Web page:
I have a passion for starting a new debate within the public domain about portfolio management and forward looking assumptions. Writing Tailored Wealth Management was my way to do this. Time will either prove these theories and practices to be correct OR I will have incited a new debate that brings the investment community to a better place than it finds itself presently.
1. Study and constantly refine the investment process.
2. Admit your mistakes.
3. Seek out opinions of those who disagree with you.
4. Approach the process with humility more than arrogance.
5. Rinse, and Repeat.
In August of 1999, our model showed that equities had reached a new peak in valuation, higher than in 1987 or 1929. High grade bonds sported yields of 5-6%. The Great Boom Ahead and Stocks for the Long Run were two books flying off the shelves stating that markets would roar forward after the Y2K milestone was reached. We were advising clients (especially the over 50s) to reduce equity exposure, pay off their mortgages, and increase allocations to lower risk assets. If we were wrong, it would cost investors hundreds of millions in lost opportunity. We acted any way and am glad we did.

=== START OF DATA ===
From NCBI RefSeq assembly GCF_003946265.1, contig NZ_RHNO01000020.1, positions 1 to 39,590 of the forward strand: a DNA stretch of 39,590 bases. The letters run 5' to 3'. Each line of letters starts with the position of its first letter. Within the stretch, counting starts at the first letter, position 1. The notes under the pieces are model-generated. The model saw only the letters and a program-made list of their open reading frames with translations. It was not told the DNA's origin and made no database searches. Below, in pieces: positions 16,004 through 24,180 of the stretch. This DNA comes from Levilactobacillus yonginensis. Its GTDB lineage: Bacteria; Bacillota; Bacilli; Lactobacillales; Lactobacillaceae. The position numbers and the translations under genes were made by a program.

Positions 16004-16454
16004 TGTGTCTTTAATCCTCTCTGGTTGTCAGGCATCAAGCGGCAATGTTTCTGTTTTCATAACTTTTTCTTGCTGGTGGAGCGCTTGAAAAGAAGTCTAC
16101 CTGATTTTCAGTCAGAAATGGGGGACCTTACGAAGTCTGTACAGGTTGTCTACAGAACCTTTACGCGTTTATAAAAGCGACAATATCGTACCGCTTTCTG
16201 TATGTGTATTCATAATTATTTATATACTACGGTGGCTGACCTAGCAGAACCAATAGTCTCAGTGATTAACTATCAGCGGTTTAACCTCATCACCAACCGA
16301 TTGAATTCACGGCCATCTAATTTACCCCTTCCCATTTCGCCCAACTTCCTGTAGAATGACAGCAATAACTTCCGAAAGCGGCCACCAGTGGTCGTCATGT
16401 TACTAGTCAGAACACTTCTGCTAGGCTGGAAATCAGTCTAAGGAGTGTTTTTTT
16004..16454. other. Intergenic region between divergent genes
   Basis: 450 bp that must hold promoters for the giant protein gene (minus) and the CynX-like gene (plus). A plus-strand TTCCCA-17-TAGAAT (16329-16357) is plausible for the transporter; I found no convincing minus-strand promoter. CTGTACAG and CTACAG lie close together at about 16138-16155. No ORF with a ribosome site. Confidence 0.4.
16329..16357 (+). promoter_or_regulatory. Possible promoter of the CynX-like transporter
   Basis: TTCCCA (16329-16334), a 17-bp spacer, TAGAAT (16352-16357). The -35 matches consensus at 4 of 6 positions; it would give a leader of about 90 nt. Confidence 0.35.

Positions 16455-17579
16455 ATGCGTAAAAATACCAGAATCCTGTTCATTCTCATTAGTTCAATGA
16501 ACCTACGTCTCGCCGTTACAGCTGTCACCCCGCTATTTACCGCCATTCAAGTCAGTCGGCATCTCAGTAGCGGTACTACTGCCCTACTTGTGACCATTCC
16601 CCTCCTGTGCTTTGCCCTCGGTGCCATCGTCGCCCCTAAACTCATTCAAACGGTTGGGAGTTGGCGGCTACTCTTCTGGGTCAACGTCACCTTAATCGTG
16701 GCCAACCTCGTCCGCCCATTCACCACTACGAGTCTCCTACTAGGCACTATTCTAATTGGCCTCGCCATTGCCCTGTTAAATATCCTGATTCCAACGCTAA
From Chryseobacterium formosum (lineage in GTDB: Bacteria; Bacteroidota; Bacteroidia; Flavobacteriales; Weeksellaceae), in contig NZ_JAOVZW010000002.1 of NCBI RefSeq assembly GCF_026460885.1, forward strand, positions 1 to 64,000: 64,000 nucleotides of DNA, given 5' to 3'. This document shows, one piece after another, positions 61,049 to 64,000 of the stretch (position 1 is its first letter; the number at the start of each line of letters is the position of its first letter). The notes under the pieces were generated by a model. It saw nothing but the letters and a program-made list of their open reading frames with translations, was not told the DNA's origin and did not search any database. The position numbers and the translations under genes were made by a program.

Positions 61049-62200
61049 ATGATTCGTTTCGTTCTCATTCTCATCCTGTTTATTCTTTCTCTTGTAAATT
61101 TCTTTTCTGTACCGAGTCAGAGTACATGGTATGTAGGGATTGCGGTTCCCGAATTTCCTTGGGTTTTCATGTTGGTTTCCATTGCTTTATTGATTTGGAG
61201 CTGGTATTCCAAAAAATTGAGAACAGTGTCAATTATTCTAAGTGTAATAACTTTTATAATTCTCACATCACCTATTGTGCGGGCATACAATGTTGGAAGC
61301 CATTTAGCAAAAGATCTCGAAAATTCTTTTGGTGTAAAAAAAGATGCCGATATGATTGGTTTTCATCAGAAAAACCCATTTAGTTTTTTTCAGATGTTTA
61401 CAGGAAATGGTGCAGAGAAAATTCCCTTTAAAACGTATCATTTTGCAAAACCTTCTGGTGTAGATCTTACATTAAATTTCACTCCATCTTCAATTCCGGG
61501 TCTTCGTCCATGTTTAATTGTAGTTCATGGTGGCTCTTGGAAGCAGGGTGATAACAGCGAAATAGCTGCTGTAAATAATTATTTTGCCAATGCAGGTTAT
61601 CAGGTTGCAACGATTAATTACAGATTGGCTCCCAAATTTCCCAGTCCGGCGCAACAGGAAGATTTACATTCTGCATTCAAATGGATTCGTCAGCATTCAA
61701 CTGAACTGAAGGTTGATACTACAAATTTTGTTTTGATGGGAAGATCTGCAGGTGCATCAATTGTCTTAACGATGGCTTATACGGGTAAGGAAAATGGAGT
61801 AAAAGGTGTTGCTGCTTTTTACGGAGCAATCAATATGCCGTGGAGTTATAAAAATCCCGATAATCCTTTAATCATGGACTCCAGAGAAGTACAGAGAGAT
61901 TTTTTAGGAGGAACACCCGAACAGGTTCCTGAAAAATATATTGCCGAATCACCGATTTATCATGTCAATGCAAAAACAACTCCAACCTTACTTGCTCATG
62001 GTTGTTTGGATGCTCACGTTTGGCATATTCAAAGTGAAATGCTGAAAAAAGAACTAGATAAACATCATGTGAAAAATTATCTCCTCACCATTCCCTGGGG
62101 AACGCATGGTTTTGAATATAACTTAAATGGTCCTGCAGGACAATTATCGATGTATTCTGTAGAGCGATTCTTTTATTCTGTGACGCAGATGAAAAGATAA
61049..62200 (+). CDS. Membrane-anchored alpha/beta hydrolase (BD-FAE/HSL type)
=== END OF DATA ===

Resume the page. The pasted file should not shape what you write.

Hearing the words, “thank you for everything” from a long time client on their deathbed is the highest compliment an advisor could ever receive. I strive to earn that privilege every day in the work we do for clients.
I am a huge fan of TED talks. My group meets weekly and I will periodically share one of my favorites from David Steindl-Rast on gratitude, Shawn Achor on positive thinking, or Sam Berns on the secret to living a happy life.
There are thousands of investors who are seeking an ethical, skilled, compassionate advisor who will help them navigate the path to savings, income, and retirement. If the advisor is willing to work on those three skills daily, they will be rewarded as a function of the harvest they yield for their clients. Mediocrity and incompetence abounds in the financial advisory business. It is worth the fight to become a great and trusted advisor.